Saccharata proteae (Wakef.) Denman & Crous, in Crous, Denman, Taylor, Swart & Palm, CBS Diversity Ser. (Utrecht) 2: 104 (2004)
≡ Phyllachora proteae Wakef., Bull. Misc. Inf., Kew (5): 164 (1922)
Index Fungorum number: IF 370531; Facesoffungi number: FoF xxx, Fig. 1
Description: see Wakefield (1922); Slippers et al. (2013)
Material examined: see Wakefield (1922); Slippers et al. (2013)
Fig. 1. Saccharata proteae (redrawn from Wakefield 1922) a Vertical section through stroma. b Ascus. c Ascospores. d Paraphyses. Scale bars: a = 20 µm, b = 50 µm, c = 10 µm.
Importance and role
Importance of genus to ecosystem
Species of Saccharata are saprobic and are involved in decomposition of dead organic matter. They play a major role as recyclers, making it possible for members of the other kingdoms to be supplied with nutrients and to live.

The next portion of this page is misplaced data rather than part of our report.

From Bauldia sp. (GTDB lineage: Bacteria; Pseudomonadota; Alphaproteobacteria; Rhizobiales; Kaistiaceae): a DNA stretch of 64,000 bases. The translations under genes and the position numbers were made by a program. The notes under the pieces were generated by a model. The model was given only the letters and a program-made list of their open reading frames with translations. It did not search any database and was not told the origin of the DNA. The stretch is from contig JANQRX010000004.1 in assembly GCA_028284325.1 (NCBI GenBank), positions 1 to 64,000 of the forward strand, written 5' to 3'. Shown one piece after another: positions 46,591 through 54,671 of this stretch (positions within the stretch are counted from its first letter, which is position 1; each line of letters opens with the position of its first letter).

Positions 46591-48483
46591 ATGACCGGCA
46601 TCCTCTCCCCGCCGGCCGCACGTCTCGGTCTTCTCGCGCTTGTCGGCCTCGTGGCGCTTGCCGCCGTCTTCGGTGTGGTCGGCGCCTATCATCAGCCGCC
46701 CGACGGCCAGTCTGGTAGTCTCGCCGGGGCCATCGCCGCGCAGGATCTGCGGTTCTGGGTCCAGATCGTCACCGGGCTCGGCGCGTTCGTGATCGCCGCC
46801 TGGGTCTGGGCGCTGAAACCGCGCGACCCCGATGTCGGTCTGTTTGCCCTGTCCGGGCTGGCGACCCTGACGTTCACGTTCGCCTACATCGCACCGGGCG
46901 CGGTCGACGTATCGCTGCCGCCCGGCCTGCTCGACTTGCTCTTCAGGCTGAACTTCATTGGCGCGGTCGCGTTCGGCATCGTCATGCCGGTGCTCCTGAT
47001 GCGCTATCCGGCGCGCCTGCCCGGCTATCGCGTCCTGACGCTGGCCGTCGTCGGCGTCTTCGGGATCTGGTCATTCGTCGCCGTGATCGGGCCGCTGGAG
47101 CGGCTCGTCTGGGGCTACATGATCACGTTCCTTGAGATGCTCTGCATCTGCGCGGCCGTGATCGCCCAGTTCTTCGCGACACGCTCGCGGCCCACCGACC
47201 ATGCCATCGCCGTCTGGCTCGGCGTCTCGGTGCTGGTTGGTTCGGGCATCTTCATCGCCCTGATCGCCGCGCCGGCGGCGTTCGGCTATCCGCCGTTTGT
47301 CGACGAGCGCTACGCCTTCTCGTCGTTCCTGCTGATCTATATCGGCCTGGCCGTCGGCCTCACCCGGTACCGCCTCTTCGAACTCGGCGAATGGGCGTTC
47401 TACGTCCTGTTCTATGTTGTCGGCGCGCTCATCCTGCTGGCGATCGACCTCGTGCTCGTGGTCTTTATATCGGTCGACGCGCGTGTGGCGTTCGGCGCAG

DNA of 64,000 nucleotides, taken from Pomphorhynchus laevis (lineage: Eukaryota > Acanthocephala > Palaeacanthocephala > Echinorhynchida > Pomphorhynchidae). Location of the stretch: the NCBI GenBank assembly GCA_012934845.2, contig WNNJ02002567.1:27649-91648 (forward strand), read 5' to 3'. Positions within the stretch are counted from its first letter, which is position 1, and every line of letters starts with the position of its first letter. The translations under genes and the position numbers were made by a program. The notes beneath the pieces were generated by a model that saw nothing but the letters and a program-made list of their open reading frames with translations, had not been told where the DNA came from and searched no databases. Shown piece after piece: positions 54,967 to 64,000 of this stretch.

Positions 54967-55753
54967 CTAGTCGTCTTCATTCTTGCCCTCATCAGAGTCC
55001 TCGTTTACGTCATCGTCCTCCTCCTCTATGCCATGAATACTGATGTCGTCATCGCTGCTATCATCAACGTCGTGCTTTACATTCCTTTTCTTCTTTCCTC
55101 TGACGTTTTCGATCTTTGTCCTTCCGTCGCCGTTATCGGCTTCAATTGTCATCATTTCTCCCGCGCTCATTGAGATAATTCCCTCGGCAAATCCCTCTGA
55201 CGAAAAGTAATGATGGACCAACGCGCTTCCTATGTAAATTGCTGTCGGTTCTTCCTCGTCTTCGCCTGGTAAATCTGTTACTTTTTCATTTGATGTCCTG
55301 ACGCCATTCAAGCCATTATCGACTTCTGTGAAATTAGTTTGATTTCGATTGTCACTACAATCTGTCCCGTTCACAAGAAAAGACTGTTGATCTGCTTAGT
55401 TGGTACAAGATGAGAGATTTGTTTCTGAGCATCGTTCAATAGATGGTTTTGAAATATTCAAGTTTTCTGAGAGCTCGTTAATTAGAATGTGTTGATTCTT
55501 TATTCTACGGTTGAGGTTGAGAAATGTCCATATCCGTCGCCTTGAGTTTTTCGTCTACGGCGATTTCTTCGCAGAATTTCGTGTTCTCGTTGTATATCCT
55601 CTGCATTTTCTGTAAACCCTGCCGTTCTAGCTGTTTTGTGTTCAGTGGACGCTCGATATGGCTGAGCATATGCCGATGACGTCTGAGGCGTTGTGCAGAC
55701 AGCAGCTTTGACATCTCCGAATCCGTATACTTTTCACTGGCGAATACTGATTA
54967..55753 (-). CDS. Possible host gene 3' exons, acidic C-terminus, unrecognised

Industrial relevance and applications
There are currently no industrial applications of Saccharata.
No biocontrol agent from Saccharata has been reported.
Biochemical importance of the genus, chemical diversity or applications
The chemical diversity of Saccharata has not been investigated yet.
Diversity of the genus
Saccharata comprises nineteen species known from twelve host plant and five plant families namely Ericaceae, Fabaceae, Myrtaceae, Proteaceae and Zamiaceae. Saccharata has been reported mainly from Hawaiian Is., New South Wales, Victoria, Western Australia and Western Cape Province. Many more species of Saccharata can be discovered in future studies.